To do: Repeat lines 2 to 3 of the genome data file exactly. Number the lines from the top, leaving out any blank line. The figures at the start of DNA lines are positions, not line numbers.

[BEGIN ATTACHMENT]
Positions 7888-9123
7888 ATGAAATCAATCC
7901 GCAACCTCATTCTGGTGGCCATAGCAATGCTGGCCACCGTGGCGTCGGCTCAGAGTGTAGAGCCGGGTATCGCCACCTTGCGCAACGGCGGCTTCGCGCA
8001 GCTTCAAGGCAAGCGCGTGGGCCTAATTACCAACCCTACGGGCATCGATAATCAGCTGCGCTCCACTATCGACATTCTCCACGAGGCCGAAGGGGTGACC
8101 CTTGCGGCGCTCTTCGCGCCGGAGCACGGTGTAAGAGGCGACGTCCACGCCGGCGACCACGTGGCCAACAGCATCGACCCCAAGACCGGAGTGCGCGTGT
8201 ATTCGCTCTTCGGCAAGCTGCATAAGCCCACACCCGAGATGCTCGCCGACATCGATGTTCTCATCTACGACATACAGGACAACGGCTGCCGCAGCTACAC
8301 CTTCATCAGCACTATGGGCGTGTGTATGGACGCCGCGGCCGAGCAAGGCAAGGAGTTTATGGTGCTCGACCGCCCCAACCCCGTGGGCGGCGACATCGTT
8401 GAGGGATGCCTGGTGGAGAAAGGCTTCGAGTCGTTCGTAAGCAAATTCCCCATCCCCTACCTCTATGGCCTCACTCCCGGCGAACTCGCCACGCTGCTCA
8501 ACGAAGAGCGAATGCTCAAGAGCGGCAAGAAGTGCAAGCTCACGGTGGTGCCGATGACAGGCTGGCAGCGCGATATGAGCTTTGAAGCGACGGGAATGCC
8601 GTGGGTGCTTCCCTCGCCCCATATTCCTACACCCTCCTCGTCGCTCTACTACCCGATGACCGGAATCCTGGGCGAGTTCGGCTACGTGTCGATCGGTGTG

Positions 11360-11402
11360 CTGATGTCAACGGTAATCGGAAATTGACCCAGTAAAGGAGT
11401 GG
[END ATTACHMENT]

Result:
7888 ATGAAATCAATCC
7901 GCAACCTCATTCTGGTGGCCATAGCAATGCTGGCCACCGTGGCGTCGGCTCAGAGTGTAGAGCCGGGTATCGCCACCTTGCGCAACGGCGGCTTCGCGCA